Investment Column: It is still worth tucking into Domino's

Misys; Future

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The Independent Online

Domino's

Our view: Buy

Share price: 458.1p (-50.4p)

The City appeared not to like the taste of the third-quarter figures from Domino's Pizza UK yesterday.

The pizza delivery firm's shares tumbled but this was probably connected, in part, to investors taking a slice of profit after a sharp jump in its share price since the end of June when they languished below £4.

Indeed, there were plenty of tasty morsels for investors to sink their teeth into in the numbers. Domino's group like-for-like sales grew by 3.9 per cent, including Ireland, but by 4.1 per cent in the UK over the 13 weeks to 25 September.

On both fronts, this represents an uptick in its performance from its first half, which is highly reassuring given the consumer downturn and increased focus on cooking at home, according to the major supermarkets. The group also said that its profits for this financial year will be in line with expectations.

Furthermore, Domino's continued to deliver a surge in its online and mobile sales in the third quarter. Online revenues at the pizza specialist now account for 46.6 per cent of its delivered sales in the UK and no doubt will rise to more than half in the next year, if not sooner.

Perhaps more intriguingly, orders taken by Domino's on mobile devices now comprise 13 per cent of all e-commerce sales. No doubt the mobile revolution is a key reason why Domino's hired Lance Batchelor, the former chief executive of Tesco Mobile, as deputy chief executive before he takes the helm after the incumbent Chris Moore retires on 25 December at the end of its financial year.

While Mr Moore has delivered a surge in profits and Domino's shares since he became chief executive in 2007, we view the hiring of Mr Batchelor as a shrewd move.

Overall, we believe the only spanner in the works is its lofty forward earnings multiple of 23. But with a proven track record in a downturn, roaring sales and an expansion in Germany under way, we are buyers.



Misys

Our view: Buy

Share price: 236.1p (+3.9p)

We've been buyers of Misys. Back in April, we were pleased with news of rising revenues, and very impressed with the order intake. Fast forward to yesterday, and the banking software firm said demand from fast growing markets for its newer offerings was strong.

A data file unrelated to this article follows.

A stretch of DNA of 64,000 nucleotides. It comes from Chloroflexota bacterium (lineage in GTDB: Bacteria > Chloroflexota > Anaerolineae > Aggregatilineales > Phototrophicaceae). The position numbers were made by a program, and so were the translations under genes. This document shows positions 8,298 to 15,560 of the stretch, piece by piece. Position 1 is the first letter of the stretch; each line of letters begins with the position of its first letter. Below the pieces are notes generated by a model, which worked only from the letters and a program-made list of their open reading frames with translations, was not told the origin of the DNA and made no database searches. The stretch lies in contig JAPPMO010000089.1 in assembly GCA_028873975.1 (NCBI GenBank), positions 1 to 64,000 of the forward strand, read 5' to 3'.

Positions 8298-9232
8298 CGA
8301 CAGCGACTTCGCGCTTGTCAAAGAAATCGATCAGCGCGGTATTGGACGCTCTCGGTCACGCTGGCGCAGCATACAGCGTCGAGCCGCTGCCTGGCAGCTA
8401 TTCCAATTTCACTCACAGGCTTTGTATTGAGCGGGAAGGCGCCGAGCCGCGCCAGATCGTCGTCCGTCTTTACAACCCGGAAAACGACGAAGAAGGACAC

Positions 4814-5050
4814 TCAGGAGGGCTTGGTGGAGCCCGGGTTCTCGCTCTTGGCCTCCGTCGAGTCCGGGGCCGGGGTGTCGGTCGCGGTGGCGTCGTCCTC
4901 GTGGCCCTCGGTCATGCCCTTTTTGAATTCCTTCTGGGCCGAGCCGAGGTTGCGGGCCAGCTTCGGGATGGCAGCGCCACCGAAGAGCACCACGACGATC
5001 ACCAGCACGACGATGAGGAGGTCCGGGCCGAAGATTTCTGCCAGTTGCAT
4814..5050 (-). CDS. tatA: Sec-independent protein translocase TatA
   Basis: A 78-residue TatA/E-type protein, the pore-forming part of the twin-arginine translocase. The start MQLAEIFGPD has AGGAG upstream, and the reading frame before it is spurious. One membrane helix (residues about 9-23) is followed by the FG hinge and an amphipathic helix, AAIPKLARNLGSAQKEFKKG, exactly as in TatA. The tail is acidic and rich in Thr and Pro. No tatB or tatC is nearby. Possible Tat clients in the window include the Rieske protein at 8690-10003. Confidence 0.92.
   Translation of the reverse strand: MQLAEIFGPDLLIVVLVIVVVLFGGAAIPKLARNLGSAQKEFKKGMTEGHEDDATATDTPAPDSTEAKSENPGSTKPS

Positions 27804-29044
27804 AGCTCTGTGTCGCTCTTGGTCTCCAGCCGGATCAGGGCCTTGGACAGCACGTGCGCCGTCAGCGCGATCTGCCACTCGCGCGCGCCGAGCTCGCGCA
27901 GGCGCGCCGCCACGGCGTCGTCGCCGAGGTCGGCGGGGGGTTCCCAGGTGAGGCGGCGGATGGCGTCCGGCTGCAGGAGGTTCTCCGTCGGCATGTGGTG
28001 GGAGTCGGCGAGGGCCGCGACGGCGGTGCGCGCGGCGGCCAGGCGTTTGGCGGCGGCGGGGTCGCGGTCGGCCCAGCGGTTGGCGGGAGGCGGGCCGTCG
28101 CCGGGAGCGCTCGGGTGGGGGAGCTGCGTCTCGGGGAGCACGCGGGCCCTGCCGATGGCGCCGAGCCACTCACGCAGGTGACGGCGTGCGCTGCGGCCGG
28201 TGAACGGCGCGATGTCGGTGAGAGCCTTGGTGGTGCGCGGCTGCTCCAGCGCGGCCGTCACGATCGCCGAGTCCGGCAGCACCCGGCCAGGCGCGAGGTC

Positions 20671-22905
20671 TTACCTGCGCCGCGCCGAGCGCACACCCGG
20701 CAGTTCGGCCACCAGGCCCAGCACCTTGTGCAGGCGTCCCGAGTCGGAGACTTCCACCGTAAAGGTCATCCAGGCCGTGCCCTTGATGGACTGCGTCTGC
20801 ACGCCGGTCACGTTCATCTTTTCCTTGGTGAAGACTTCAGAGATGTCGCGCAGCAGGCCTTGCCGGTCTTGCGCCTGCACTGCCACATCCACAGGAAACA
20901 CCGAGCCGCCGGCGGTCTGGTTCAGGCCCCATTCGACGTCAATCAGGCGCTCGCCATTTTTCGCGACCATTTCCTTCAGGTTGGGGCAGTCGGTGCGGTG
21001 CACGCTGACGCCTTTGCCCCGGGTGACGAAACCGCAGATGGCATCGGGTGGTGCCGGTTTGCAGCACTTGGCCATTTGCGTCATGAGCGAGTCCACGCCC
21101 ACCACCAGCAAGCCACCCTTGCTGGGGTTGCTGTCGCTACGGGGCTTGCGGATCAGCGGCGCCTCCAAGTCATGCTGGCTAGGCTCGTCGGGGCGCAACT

This demand is helping offset the impact of the pressures on the financial markets, and revenue in the company's first quarter was up 4 per cent.

As for the share price, it did pretty well after our note, jumping comfortably above 400p in June, against 335-odd when we said buy. Of course, that boost was down to interest from Fidelity National Information Services. When that approach fell apart, the stock fell, and it fell hard. Now, it changes hands at around 236p.

Given that the business is doing well, we can think of two reasons for the slump. The unsuccessful approach is the obvious one. But markets may also be fearful of the impact of the recent market and economic turmoil on Misys's customers. Such concerns are perfectly justified in light of the grim backdrop.

However, the share price slump means that Misys now trades on multiples of 11 times forward earnings for next year, falling to under 9 times on the estimates for the year after that. The concerns, in other words, are more than reflected in the share price. We would take this opportunity to add to our holdings.

Future

Our view: buy

Share price: 12.125p (unchanged)

Yesterday's pre-close update from Future was reassuring. After the somewhat grim update in July, the company indicated that the full year results would be in line with hopes.

The key issue in the summer was the performance of the publishing group's US unit, which was hit by poor performance. Yesterday, Future said its board was "now considering a wider range of strategic options in respect of its US operations". We await more detail on that over the coming months.

Future also said that it expects to comply with all its bank covenants, noting that it estimated net debt to stand at under £14.5m at the end of September, down from £15.6m in June.

Still, we would normally stay away, owing to caution about trading. But Future has an ace up its sleeve. The prospective yield stands at more than 9 per cent, according to Altium. Yes, it may be cut. But it's attractive even if you shave a large chunk off the figure.

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